Best Xbox One controllers of 2018 | Tech News
Still, that doesn’t mean there’s no room for improvement, and if you’re looking to replace your controller – or just grab a second for multiplayer – you’ve got plenty of great options, both from Microsoft and from third-party manufacturers.
And if you’re looking for some great games to make the most of your new controller, check out our pick of the best Xbox One games.
Lewis Painter also contributed to this article.
Xbox One Controller
Sure, if you own an Xbox One then you already have one of these controllers, but let’s be clear – they’re great, and if you’re looking for a second pad for multiplayer or to replace a broken controller, they’re the obvious choice.
Even better, Microsoft now offers the controllers in a huge range of different colours, including some two-tone setups and even a pair of Minecraft designs, so you don’t have to go for the basic white or black either.
Plus, it’s been continually tweaking and improving the controller, so if you buy one now it might be better than your original controller, with increased wireless range, Bluetooth support, and a standard 3.5mm headphone jack.
Xbox Design Lab
If you’re looking for a unique official Xbox One controller, your best bet is to head to Microsoft’s Xbox Design Lab. The service allows you to design your own custom Xbox One controller, changing the colour and finish of everything from the body of the controller to the triggers, D-Pad and analogue sticks. Want a grey controller with red highlights? That’s possible. Purple and blue with gold analogue sticks? Yep, that’s possible too.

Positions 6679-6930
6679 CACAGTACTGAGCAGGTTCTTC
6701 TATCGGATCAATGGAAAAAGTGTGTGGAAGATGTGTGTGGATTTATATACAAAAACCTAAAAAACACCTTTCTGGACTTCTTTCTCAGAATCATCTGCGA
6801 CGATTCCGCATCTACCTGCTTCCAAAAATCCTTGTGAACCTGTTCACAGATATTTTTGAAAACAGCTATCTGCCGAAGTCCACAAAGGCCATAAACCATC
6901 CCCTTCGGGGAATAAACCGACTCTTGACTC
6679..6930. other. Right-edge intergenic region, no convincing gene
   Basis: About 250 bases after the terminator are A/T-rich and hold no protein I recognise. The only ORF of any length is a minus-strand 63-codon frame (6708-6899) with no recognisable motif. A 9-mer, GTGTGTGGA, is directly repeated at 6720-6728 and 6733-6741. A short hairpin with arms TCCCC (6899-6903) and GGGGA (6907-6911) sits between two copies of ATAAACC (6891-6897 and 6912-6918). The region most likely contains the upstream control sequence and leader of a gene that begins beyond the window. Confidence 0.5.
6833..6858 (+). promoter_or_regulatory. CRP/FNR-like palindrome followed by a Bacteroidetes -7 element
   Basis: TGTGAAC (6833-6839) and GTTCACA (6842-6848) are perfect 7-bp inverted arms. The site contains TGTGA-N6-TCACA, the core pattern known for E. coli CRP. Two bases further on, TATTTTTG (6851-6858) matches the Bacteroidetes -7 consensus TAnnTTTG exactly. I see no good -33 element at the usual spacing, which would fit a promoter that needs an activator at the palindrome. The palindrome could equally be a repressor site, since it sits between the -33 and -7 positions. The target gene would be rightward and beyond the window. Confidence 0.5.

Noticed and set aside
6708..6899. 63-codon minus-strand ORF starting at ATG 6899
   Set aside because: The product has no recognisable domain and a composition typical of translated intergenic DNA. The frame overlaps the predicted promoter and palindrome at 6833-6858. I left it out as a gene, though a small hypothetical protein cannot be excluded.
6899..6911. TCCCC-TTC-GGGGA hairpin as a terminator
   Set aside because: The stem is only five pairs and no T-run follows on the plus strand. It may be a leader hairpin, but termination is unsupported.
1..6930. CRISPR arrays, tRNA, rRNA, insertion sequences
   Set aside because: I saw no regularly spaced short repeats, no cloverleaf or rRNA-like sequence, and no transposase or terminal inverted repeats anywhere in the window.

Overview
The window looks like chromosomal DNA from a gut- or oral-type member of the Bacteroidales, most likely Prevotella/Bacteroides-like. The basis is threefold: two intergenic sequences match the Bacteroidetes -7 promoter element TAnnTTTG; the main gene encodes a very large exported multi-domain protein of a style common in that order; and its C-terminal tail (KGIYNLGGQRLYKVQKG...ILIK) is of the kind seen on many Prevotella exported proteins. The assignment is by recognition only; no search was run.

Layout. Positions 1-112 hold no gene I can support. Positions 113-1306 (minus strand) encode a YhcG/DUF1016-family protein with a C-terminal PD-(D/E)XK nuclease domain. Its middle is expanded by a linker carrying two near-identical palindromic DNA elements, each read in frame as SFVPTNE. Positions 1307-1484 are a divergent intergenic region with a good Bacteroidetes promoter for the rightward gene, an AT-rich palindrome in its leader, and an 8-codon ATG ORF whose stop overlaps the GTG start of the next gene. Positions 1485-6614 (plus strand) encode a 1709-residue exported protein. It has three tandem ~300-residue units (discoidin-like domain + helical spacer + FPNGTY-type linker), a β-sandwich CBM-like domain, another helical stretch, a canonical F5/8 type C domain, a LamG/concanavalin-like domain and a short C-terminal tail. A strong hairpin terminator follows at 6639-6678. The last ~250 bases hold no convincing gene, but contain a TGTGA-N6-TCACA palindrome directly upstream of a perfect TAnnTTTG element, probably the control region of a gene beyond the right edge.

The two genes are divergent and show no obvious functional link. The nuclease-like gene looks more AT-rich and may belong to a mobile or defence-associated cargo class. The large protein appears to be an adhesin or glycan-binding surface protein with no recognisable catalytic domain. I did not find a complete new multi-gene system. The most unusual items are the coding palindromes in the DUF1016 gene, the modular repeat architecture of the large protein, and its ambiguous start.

In fact, there’s over 1 billion colour combinations available on Microsoft’s Xbox Design Lab. Ordering is an easy process too, as all your customisation options (colours, materials, engraving, grips, etc) will be mapped onto a virtual Xbox One controller on-screen. This allows you to visualise the controller, making sure you get the perfect colour combination before you click the buy button.
If you want something unique but aren’t creative yourself, don’t worry – Microsoft also has a range of pre-made Design Lab controllers for just about every occasion. And like the standard controller, the Design Lab controllers feature Bluetooth connectivity and is powered by 2 AA batteries.
The controllers don’t do anything that the standard controller can’t, but they do look amazing.
Xbox One Elite Wireless Controller
The price may give you pause for thought, but if you’re looking for an extra competitive edge online or simply want to tweak the finer details of your gaming experience, there’s good reason to consider the upgrade.
Alongside the slick black-and-chrome finish, the Elite controller boasts Hair Trigger Locks for faster firing in shooters, additional paddles on the back for more control options, and fully interchangeable control sticks and D-pad.
Swapping the control stick or D-pad is dead easy – the parts are magnetic, so all you have to do is pull them off and snap on the replacements. You can remap the controls for even more flexibility, and it comes with its own carry case with space for the controller itself and all the interchangeable components.
It all comes in an attractive black and chrome finish, and has a grippy texture – ideal for long or intense gaming sessions. You can also use it wirelessly, or wired using the included braided USB cable.
The only downside? It still feels silly to be paying over £100/$100 and getting a controller that relies on AA batteries – it’s a real shame Microsoft hasn’t invested in a rechargeable battery.